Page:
Alojzy Marcol Tribute

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Alojzy Marcol (1931–2017) and moral theology in the service to a life of faith

By Konrad Glombik

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Alojzy Marcol died on 25 March 2017. He was a retired professor of moral theology at the Faculty of Theology at the University of Opole and a lecturer and rector at the Seminary of Opole diocese in Nysa for many years.

Alojzy Marcol was born on 4 June 1931 in Nędza near Racibórz in Upper Silesia. After primary school and high school final examination, he studied philosophy and theology at the Seminary of Opole Silesia in Nysa and Opole between 1952 and 1957. On 32 June 1957, he was ordained a priest by Bishop Franciszek Jop in Opole. In the autumn of 1957, he began his studies of moral theology at the Catholic University in Lublin, where he received his master’s degree. In September 1960, Alojzy Marcol began his lectures of ethics and moral theology at the Seminary of the Opole diocese in Nysa. Two years later, in November 1962, he became a PhD of theology on the basis of the work on objectivity of moral values by Johannes Hessen written by Professor Władysław Poplatek at the Catholic University in Lublin. The reviewers of his doctorate were Professor Stanisław Olejnik and Bishop Karol Wojtyła. Between 1977 and 1983, Alojzy Marcol was the rector of the Higher Seminary of the Opole diocese in Nysa. In 1983, he became a professor of moral theology at the Academy of Catholic Theology in Warsaw. His habilitation took place in May 1987 on the basis of a study on the narrative theology of Joseph Wittig. Since 1974, Marcol was a member of Societas Etica and the Association of Moral Theologians and Social Ethicists of the German-speaking circle. From 1990 to 1996, Marcol was a president of the Association of Polish Moral Theologians. After the foundation of the Faculty of Theology at the University of Opole in 1994, Marcol became a professor of moral theology in Opole and was the chair of the Department of Moral Theology, Social Ethics and Spirituality which he led up until his retirement in 2002. As a retired professor, Marcol taught moral theology at the Higher School of Philosophy and Theology in Heiligenkreuz near Vienna. He died in Nysa where he lived and was buried in his home town of Nędza.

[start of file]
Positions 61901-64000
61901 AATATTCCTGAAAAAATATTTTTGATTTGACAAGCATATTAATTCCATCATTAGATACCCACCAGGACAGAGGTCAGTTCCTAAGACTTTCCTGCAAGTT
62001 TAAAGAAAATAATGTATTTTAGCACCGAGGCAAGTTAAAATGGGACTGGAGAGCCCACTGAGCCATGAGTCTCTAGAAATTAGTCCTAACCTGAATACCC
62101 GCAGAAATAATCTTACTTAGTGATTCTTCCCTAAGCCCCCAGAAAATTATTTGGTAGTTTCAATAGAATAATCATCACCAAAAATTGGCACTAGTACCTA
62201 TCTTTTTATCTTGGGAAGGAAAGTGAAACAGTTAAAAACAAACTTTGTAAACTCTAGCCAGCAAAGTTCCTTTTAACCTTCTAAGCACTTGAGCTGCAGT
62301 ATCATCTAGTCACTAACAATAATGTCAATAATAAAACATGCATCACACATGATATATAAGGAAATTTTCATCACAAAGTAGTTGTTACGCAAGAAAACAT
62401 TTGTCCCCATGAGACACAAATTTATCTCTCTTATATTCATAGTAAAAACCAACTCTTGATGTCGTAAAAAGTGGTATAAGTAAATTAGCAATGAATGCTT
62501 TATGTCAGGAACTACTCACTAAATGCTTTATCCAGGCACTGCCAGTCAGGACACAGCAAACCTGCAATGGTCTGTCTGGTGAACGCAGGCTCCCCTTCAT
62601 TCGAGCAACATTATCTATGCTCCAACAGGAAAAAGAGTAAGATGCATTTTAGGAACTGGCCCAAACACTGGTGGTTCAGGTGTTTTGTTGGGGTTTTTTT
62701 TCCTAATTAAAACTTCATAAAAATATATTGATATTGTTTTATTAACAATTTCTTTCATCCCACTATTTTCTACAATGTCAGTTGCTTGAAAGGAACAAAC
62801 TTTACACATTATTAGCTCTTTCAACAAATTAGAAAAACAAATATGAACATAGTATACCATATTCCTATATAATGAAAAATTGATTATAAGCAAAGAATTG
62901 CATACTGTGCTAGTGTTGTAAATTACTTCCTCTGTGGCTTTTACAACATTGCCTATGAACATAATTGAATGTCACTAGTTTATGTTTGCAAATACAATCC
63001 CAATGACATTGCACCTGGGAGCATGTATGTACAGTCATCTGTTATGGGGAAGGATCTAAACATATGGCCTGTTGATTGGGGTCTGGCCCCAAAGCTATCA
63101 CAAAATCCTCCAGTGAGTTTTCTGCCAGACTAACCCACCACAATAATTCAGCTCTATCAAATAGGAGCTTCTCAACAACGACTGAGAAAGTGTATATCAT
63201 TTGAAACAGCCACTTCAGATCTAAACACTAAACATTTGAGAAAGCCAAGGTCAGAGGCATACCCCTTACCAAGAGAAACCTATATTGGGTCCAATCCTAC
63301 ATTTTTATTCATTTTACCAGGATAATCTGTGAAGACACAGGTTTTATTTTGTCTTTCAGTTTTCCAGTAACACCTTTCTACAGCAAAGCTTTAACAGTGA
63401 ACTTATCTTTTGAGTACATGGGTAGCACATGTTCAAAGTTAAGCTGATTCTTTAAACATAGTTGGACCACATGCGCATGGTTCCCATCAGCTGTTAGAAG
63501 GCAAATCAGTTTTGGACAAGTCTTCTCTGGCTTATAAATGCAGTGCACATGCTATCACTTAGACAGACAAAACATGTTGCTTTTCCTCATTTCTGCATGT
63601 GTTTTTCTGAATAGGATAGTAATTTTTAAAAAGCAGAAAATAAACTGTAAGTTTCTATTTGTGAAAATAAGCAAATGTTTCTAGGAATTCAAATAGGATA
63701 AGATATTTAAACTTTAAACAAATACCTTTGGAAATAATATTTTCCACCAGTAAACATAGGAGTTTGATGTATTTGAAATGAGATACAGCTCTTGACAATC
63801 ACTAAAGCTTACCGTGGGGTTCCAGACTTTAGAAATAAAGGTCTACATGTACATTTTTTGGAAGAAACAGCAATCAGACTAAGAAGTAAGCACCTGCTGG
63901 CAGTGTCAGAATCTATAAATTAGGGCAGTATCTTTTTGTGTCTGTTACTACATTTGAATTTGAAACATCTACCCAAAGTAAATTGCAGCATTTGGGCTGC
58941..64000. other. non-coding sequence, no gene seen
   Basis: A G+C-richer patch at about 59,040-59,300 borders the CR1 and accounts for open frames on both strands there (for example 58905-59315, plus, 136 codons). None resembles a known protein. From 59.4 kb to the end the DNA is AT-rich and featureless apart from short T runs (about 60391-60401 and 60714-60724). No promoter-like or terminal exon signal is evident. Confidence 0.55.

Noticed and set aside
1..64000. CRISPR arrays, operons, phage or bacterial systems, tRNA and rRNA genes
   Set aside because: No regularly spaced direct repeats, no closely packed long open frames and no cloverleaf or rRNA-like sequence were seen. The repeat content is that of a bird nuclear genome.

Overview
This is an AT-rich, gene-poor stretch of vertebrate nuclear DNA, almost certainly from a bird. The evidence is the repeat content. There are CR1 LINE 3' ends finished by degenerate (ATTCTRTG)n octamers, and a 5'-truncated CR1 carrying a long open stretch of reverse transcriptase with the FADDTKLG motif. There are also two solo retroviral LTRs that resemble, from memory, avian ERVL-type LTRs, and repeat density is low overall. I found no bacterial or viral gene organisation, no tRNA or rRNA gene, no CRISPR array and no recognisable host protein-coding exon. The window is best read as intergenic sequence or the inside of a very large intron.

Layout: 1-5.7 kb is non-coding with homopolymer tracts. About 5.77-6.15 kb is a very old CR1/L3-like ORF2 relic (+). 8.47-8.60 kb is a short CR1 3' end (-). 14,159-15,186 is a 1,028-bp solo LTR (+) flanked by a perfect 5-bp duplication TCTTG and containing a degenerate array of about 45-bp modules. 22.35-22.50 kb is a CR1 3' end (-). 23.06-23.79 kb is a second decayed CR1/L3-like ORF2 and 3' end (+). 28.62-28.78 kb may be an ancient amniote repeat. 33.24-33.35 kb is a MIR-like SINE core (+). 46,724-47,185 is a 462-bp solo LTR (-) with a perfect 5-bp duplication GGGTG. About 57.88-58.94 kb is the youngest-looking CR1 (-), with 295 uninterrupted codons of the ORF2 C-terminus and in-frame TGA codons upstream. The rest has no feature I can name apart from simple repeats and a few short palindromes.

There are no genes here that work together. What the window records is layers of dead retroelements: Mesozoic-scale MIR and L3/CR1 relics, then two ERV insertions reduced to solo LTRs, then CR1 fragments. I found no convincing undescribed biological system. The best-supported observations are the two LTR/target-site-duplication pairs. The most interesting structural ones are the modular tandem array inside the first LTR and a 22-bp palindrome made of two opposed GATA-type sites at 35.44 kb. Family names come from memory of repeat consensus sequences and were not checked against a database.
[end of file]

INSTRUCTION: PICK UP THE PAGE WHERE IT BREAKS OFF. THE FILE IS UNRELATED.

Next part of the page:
Alojzy Marcol was a teacher and educator for many generations of priests of the dioceses Opole and Gliwice and a professor and promoter of 18 doctorates by Polish moral theologians. As a theologian, Marcol worked during and after the Second Vatican Council and conducted his teaching and publications in the spirit of the council. The historical text like the thinking of Johannes Hessen, the narrative theology by Joseph Wittig and the protestant ethics are among the themes of his many publications. He published two important handbooks: on Catholic sexual ethics and on the sacrament of penance and reconciliation and the script on the methodology of the preparing of master works, which became popular throughout Poland. Other interests of his study were the theme of social ethics as in the ethics of war and peace and global ethos as well as political ethics and bioethical themes. He translated two books by German theologians into the Polish language: Political ethics by B. Sutor and Which certainty gives me the conscience? by E. Schockenhoff. Marcol was, in this way, a bridge between German and Polish theological thinking. At the Opole Faculty of Theology, he organized international conferences on bioethical questions which brought together famous moral theologians, especially those from the German speaking countries, and in Warsaw he was the editor-in-chief of the journal Studia Theologica Varsoviensia. For many years, Marcol was a member of the Bioethics Commission of the Regional Medical Chamber of Opole.

Professor Marcol was a trusted adviser and a relevant reviewer for many Polish moral theologians. He was respected in the community of his own diocese, amongst the Polish moral theologians and recognized and treated as a partner in the society of German theologians. His well-balanced opinions were understandable by lay people and theologians, by people without theological education and by physicians. He not only shunned liberal opinions but also despised some conservative points of view. He kept balanced positions in his teaching and his activities and respected every human being.

Marcol was sure that a moral theologian ought to conduct his study according to the teachings of the Church and felt obliged to be focused on the actual situation of modern receivers. The transmission of this moral message has been taking place between these two poles in a field full of tensions. The moral theologian cannot allow to forfeit his beliefs and neither can he tolerate that as a result his firm lecturing would close the gate to a life of faith. The moral theologian should look for ways that make it possible to accept the Christian message so that it proves to be useful in a daily life (A. Marcol, W kręgu wartości chrześcijańskich. Wybór artykułów, Opole 2006, s. 119).  This was the belief of Alojzy Marcol which characterized his life and his activities. This conviction is a message of his life for the next generation of moral theologians.

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